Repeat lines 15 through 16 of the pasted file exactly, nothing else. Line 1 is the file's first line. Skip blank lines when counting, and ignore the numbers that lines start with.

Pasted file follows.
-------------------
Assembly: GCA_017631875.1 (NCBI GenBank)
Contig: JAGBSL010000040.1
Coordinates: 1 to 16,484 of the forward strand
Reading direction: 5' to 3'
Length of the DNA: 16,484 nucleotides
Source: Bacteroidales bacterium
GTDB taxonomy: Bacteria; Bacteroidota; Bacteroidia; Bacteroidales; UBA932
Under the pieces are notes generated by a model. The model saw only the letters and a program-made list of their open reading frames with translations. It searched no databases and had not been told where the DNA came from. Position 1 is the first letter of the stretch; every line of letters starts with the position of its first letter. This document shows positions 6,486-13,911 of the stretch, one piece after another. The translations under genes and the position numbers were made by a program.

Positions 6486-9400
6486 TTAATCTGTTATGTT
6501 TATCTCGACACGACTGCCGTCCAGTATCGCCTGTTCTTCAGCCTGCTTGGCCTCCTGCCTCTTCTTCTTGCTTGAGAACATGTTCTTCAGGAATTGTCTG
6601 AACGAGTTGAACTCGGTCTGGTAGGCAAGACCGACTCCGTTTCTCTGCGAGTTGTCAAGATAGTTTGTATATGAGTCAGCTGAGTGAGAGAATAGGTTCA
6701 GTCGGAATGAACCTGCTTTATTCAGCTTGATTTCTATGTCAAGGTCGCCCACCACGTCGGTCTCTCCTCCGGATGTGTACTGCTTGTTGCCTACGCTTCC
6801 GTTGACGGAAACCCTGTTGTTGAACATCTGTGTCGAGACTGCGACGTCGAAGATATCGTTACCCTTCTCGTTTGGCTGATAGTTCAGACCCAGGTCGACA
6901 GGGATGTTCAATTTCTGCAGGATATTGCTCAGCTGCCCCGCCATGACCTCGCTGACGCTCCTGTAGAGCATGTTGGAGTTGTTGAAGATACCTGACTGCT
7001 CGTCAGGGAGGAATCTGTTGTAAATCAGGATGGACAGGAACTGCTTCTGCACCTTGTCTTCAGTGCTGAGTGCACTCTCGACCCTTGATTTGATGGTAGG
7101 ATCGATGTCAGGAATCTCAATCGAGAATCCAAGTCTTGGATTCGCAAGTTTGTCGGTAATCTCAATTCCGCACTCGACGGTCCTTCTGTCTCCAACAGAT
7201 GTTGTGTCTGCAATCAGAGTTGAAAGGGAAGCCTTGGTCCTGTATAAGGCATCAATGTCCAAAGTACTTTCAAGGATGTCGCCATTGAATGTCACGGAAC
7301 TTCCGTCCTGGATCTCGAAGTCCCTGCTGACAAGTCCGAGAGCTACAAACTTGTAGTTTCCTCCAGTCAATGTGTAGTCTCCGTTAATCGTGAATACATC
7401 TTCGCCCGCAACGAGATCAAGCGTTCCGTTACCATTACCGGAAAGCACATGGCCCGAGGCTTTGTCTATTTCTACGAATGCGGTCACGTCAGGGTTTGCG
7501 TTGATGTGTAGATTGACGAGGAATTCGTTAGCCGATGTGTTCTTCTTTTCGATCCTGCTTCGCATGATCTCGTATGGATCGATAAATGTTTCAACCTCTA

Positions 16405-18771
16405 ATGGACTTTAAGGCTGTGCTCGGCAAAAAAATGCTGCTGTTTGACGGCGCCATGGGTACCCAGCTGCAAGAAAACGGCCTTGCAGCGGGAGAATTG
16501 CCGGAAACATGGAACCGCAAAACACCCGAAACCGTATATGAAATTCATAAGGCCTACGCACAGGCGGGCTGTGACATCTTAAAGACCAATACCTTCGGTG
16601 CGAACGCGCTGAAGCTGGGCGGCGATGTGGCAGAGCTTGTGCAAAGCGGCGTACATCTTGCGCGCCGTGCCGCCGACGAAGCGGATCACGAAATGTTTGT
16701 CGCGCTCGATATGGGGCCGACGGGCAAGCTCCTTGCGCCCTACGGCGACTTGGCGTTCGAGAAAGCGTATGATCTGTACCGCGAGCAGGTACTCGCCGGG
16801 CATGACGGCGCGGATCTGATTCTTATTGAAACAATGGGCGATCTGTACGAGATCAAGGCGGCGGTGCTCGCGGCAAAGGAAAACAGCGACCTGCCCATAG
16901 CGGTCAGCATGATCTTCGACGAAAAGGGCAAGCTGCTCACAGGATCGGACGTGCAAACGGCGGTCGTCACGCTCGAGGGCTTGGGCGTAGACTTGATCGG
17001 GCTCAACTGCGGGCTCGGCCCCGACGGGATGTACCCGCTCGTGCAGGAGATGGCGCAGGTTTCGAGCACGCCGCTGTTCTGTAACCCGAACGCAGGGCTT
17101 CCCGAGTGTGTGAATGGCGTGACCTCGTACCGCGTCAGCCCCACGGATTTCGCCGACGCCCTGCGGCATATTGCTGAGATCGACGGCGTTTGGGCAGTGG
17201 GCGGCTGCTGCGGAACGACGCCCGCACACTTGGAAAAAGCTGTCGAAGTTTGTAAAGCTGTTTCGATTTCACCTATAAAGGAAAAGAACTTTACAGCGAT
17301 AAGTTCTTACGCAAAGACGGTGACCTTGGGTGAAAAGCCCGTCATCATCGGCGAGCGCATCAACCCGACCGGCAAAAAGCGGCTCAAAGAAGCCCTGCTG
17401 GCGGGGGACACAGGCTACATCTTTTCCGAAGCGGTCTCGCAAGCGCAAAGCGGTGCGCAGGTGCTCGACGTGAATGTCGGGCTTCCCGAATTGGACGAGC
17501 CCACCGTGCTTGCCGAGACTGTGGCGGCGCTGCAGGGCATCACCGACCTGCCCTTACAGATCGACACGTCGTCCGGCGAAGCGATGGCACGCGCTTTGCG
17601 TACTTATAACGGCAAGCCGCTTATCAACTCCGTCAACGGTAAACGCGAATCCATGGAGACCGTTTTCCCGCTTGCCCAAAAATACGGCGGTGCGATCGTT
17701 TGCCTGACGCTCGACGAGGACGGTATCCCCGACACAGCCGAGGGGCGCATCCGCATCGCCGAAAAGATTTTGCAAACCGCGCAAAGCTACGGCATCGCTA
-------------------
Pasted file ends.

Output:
6901 GGGATGTTCAATTTCTGCAGGATATTGCTCAGCTGCCCCGCCATGACCTCGCTGACGCTCCTGTAGAGCATGTTGGAGTTGTTGAAGATACCTGACTGCT
7001 CGTCAGGGAGGAATCTGTTGTAAATCAGGATGGACAGGAACTGCTTCTGCACCTTGTCTTCAGTGCTGAGTGCACTCTCGACCCTTGATTTGATGGTAGG